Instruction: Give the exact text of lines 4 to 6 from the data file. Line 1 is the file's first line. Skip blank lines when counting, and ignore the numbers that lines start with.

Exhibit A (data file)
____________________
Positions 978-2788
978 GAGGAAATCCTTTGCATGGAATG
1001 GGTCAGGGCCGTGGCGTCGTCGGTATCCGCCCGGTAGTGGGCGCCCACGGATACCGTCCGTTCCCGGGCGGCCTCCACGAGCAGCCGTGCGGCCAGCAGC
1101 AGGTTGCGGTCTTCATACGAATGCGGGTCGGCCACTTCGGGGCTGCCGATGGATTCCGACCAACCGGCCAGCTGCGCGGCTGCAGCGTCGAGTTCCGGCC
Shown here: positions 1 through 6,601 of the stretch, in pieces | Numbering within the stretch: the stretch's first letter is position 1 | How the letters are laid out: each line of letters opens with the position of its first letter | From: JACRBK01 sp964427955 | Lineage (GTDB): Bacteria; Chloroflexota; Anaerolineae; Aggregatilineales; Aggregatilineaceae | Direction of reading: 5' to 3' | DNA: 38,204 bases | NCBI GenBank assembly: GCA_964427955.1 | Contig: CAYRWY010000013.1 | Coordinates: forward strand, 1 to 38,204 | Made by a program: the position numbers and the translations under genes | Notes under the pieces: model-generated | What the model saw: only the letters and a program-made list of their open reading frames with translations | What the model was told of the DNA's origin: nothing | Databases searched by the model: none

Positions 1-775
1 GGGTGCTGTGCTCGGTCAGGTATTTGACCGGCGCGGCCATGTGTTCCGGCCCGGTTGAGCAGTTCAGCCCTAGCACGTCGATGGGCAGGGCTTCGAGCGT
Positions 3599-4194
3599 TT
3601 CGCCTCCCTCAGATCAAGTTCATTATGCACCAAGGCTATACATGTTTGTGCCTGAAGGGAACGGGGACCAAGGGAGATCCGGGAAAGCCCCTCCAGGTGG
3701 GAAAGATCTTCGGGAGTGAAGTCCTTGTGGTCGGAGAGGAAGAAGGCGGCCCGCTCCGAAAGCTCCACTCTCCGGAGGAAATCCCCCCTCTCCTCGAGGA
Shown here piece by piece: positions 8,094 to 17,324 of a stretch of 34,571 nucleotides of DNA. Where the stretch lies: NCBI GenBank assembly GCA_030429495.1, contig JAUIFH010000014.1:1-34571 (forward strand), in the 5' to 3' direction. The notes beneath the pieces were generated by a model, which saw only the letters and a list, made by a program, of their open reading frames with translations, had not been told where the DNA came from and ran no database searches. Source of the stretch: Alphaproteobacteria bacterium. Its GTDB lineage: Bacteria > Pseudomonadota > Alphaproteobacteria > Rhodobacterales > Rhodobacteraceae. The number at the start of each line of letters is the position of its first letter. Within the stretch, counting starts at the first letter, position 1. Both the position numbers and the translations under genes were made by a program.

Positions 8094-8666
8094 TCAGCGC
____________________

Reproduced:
1101 AGGTTGCGGTCTTCATACGAATGCGGGTCGGCCACTTCGGGGCTGCCGATGGATTCCGACCAACCGGCCAGCTGCGCGGCTGCAGCGTCGAGTTCCGGCC
Shown here: positions 1 through 6,601 of the stretch, in pieces | Numbering within the stretch: the stretch's first letter is position 1 | How the letters are laid out: each line of letters opens with the position of its first letter | From: JACRBK01 sp964427955 | Lineage (GTDB): Bacteria; Chloroflexota; Anaerolineae; Aggregatilineales; Aggregatilineaceae | Direction of reading: 5' to 3' | DNA: 38,204 bases | NCBI GenBank assembly: GCA_964427955.1 | Contig: CAYRWY010000013.1 | Coordinates: forward strand, 1 to 38,204 | Made by a program: the position numbers and the translations under genes | Notes under the pieces: model-generated | What the model saw: only the letters and a program-made list of their open reading frames with translations | What the model was told of the DNA's origin: nothing | Databases searched by the model: none

Positions 1-775